One small bit of such interaction could be rephrasing of commands.
Human: “I want apple.”
Robot: “Do you want a computer or a fruit?”
Another way of interaction is presenting of the plan of actions, may be drawing it as a visual image:
Robot: “To give you an apple, I have to go to the shop, which will take at least one hour.”
Human: “No, just find the apple in the refrigerator.”
The third way is to confirm that human still want X after reasonable amounts of time, say, every one day:
Robot: “Yesterday you asked for an apple. Do you still want it?”
The forth is sending reports after every timestamp, which describes how the the project is going and which new subgoals appeared:
Robot: “There is no apples in the shop. I am going to another village, but it will take two more hours.”
Human: “No, it is too long, buy me an orange.”
The general intuition pomp for such interactions is relations between a human and ideal human secretary, and such pomp could be even used to train the robot. Again, this type of learning is possible only after the biggest part of AI safety is solved, or the robot will go foom after the first question.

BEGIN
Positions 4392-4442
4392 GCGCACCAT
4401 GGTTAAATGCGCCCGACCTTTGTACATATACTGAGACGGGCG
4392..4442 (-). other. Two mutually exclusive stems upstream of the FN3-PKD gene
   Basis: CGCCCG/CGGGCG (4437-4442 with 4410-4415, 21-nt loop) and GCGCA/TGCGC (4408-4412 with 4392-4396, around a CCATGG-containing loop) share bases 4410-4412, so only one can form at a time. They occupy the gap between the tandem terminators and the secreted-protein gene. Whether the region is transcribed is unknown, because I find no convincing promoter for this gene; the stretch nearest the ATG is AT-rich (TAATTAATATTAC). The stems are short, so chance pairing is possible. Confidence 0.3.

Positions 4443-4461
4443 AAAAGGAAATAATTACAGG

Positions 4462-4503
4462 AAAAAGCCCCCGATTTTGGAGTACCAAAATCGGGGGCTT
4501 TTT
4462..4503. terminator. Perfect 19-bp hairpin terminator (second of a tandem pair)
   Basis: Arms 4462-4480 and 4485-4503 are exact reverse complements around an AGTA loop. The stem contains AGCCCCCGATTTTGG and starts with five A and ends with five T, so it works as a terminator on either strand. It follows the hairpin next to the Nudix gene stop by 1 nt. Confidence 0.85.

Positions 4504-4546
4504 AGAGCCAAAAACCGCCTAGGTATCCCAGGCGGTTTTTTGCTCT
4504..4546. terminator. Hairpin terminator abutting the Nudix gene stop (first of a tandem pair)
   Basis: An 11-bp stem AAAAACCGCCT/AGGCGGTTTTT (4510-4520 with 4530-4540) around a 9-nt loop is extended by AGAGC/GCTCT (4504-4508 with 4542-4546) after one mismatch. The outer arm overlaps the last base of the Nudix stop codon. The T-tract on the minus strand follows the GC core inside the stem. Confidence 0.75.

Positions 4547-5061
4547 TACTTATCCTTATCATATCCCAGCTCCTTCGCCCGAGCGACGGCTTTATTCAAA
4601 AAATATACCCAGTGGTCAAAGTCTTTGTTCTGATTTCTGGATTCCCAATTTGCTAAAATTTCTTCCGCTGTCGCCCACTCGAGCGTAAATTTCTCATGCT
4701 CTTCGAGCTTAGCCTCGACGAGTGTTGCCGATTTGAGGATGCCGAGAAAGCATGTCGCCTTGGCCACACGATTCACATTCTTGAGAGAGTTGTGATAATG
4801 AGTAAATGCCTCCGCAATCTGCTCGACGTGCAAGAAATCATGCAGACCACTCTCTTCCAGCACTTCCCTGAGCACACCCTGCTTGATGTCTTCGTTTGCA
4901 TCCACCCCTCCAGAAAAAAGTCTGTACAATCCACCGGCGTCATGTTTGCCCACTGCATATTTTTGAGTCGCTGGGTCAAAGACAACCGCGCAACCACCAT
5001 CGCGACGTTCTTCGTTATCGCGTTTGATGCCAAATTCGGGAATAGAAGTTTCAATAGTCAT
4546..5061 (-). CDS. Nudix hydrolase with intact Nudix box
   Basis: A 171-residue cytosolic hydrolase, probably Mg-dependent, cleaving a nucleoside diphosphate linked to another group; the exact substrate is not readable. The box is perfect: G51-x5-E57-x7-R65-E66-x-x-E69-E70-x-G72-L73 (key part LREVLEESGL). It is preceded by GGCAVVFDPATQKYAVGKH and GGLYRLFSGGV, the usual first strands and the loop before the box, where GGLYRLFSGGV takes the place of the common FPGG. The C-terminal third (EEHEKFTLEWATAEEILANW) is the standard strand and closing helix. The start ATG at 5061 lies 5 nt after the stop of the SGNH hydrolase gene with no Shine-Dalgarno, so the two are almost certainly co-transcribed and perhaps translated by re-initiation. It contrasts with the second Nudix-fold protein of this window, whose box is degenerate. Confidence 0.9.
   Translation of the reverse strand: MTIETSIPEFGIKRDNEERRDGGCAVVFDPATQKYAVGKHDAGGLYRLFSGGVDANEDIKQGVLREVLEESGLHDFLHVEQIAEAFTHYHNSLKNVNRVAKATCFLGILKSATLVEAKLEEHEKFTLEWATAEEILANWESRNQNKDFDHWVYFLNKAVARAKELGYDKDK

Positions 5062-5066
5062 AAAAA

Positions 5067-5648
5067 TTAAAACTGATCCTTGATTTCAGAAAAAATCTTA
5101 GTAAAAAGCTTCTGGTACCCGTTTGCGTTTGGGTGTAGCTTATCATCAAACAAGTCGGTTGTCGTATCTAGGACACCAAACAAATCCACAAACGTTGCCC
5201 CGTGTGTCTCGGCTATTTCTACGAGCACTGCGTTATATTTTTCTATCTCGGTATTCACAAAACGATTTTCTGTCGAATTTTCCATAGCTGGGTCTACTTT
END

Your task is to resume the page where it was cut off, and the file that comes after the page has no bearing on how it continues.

I agree that all of these seem like good aspects of human-AI interaction to have, especially for narrow AI systems. For superhuman AI systems, there’s a question of how much of this should the AI infer for itself vs. make sure to ask the human.
There is a problem of “moral unemployment”—that is, if superintelligent AI will do all hard work of analysing “what I should want”, it will strip from me the last pleasant duty I may have.
E.g: Robot: “I know that the your deepest desire, which you may be not fully aware of, but after a lot of suffering, you will learn it for sure – is to write a novel. And I already wrote this novel for you—the best one which you could possibly write.”